Breastfeeding support

If you’re finding breastfeeding hard and are about to throw in the muslin and reach for the bottle, there is help out there to get you through it.

A graphic of a mother breastfeeding her baby and crying. The words 'many mums struggle to get breastfeeding off to a good start' are next to her.

Pregnancy blog, 02/08/2017

Everyone and their mother, grandmother and second cousin will be telling you that you should breastfeed, that it is a magical time to bond with your baby and the most natural thing in the world. All of these things are true, but what is also true is that (sometimes) it takes getting used to. It can also make you feel a bit sore, lonely and tired when you're up in the middle of the night being the sole provider of food for your little one.

BUT (big but), there is more breastfeeding support out there than you might realise, from your family and friends to cafes and organisations. If you’re nervous about admitting you want some help, you don’t even need to do it face to face because there are breastfeeding helplines you can call or online forums, private Facebook groups and videos.

There really is something to suit every mum and baby.

Breastfeeding helplines

National Breastfeeding Helpline

  • 0300 100 0212
  • Open every day
  • Trained volunteers and experienced mums who have been in your shoes


  • 0300 330 0700
  • The breastfeeding line (Option 1) is open every day from 8am-midnight
  • Qualified NCT practitioners

La Leche League

  • 0345 120 2918
  • 24 hours a day, 365 days a year
  • Accredited breastfeeding counsellors
  • Calls to this number will cost a maximum of 2p per minute, plus your phone provider’s access charge. Find out more…

You're more than welcome to call us on our PregnancyLine on 0800 0147 800, Mon-Fri 9am-5pm.

Breastfeeding websites


The NHS have lots of information and videos on their Start4Life website and NHS Choices.
They also have a Breastfeeding Friend chat on Facebook.

Twins Trust

The Twins Trust website is a great resource for mums of twins or triplets and the challenges that will be unique to you.


Read some of our frequently asked questions about breastfeeding and find out about expressing and other breastfeeding benefits and tips.

We also have specific information about breastfeeding a premature baby.

'As Midwives, we are fully trained in breastfeeding support and can give information both antenatally (during pregnancy) and postnatally (after birth). It is always a good idea to have a think about how you would like to feed your newborn when the happy day arrives, so we would always recommend discussing this with your partner and midwife, as well as doing some reading/research of your own during pregnancy in order to make the feeding choice that best fits you and your little one.'Tommy's midwife, Sophie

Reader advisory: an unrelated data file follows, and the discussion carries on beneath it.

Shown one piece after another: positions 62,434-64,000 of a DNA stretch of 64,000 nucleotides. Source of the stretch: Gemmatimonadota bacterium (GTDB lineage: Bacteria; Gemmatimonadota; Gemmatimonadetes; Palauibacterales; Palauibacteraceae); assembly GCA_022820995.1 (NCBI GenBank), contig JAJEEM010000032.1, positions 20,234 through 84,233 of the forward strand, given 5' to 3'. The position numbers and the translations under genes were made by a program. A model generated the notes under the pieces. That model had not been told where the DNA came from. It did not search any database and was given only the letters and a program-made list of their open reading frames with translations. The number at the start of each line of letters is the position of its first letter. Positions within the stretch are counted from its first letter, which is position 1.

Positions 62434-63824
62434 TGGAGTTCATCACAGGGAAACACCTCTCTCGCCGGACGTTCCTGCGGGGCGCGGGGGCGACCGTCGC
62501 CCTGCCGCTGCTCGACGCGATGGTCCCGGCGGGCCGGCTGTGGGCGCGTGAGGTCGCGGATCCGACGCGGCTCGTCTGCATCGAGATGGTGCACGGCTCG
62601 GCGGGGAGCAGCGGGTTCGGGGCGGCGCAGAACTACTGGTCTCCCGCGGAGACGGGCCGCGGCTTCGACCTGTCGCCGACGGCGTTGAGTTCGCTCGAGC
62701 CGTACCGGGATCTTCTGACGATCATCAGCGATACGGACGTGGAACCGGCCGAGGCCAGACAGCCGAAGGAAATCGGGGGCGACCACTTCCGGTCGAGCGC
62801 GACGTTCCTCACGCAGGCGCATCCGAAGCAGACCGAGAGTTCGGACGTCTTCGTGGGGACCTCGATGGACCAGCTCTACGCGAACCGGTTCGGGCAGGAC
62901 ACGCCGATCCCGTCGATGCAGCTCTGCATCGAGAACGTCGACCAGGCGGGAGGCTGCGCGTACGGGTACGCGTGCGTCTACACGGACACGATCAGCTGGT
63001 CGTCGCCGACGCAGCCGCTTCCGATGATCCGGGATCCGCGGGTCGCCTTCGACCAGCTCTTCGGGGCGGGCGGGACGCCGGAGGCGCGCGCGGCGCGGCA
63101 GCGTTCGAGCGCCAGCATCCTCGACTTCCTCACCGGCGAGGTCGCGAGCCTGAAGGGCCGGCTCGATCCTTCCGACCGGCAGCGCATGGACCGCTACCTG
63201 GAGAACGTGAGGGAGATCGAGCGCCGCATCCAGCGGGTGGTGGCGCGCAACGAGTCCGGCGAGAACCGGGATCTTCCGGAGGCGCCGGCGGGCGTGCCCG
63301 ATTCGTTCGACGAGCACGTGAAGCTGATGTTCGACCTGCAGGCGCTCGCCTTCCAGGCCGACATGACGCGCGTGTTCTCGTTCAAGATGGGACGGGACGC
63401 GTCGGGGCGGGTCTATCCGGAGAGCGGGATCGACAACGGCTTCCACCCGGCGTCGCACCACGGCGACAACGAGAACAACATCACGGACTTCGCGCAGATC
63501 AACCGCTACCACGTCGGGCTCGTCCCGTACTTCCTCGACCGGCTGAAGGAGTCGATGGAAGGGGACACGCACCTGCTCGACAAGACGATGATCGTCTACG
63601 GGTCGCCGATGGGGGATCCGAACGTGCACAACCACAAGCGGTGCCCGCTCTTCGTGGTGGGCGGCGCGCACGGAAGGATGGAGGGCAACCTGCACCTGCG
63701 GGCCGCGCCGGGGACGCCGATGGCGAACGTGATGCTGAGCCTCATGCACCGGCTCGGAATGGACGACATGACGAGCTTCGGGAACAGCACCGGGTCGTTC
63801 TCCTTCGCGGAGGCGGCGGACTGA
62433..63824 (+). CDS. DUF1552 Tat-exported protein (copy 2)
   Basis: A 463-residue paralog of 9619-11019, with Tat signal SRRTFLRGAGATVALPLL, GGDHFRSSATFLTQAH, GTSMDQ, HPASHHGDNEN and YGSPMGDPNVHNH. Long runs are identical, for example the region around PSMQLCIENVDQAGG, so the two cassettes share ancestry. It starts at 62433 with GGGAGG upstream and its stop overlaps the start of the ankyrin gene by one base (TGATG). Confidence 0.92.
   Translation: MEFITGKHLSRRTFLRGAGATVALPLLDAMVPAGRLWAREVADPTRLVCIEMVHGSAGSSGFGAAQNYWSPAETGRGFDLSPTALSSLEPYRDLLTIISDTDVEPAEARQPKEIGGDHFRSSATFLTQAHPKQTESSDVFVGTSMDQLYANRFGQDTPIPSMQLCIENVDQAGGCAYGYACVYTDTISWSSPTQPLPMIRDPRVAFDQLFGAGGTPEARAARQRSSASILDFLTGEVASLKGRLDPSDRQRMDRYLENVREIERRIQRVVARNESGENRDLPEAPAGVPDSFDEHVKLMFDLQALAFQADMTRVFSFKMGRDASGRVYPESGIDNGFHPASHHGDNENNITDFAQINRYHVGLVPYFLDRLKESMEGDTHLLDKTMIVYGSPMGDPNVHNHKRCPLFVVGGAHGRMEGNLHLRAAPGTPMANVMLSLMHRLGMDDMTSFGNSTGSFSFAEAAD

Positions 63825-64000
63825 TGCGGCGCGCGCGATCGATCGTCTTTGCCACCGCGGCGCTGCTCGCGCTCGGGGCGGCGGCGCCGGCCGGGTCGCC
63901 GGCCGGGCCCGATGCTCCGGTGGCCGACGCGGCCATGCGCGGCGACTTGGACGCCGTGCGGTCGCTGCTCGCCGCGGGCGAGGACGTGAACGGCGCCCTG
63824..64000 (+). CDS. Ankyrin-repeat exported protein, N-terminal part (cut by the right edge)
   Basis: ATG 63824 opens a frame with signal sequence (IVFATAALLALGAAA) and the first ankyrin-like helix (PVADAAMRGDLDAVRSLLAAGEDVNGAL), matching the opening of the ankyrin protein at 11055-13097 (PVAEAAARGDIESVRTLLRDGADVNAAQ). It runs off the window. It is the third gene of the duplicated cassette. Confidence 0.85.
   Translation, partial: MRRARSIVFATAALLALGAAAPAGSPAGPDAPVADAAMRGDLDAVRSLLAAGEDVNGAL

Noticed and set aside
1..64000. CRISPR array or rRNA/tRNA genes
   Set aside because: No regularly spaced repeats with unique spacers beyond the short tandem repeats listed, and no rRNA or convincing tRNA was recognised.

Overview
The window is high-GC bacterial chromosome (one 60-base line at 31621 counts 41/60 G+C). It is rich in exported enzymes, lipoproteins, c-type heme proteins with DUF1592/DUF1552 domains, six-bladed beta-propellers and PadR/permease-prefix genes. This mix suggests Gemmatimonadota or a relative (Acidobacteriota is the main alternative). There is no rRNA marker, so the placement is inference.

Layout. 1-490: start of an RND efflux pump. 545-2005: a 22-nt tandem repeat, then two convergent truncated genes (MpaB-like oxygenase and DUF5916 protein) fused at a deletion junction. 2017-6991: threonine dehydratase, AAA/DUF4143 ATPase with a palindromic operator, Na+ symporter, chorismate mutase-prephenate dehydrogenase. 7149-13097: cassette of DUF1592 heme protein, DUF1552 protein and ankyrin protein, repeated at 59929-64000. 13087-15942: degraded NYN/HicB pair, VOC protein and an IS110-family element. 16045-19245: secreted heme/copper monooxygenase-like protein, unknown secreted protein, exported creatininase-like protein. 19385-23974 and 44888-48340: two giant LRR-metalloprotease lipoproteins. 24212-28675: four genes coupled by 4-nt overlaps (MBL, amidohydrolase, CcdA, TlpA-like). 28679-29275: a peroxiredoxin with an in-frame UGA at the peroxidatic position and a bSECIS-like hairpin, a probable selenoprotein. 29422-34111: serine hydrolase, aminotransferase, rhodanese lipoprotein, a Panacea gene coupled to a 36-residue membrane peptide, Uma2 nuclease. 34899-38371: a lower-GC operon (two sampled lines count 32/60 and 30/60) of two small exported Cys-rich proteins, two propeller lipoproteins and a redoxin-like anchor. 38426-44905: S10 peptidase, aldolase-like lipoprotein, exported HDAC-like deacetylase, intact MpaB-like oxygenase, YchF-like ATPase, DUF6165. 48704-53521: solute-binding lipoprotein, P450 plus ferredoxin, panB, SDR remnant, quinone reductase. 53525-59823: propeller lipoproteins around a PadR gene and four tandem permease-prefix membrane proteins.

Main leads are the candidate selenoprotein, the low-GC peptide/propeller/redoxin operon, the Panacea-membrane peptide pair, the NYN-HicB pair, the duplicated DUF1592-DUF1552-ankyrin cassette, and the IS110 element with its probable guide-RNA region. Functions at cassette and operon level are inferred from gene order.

Personal breastfeeding support

Your healthcare team

If you would like to see someone face to face for help with breastfeeding you can speak to your midwife or health visitor. You should have their details in the notes you get given after your baby is born.

Breastfeeding help in your local area

You may have a local drop-in centre where you can go and see a health visitor to talk through things. Or, if you prefer, you can sometimes see a trained volunteer mother for peer support.
Find breastfeeding support services near you

Baby Café

These are free drop-ins offering information for pregnant and breastfeeding mums and their families in a supportive space.
Find a café

Sure Start Children's centres

They can give you help and advice on child and family health.
Find your nearest centre

Breastfeeding videos

There are loads of Youtube videos out there about breastfeeding but we recommend starting with trusted sources like NHS Choices:

How your partner can support you to breastfeed

If your partner is feeling like a spare wheel, there are lots of ways they can bond with baby and give you a hand. For example, they could:

  • help with nappy changes and bath time
  • go to antenatal or breastfeeding classes
  • learn some baby massage
  • take baby out and about to give you a break
  • go along to some baby groups – there are some that are especially for partners.

Find out more about partner and baby bonding

More on breastfeeding

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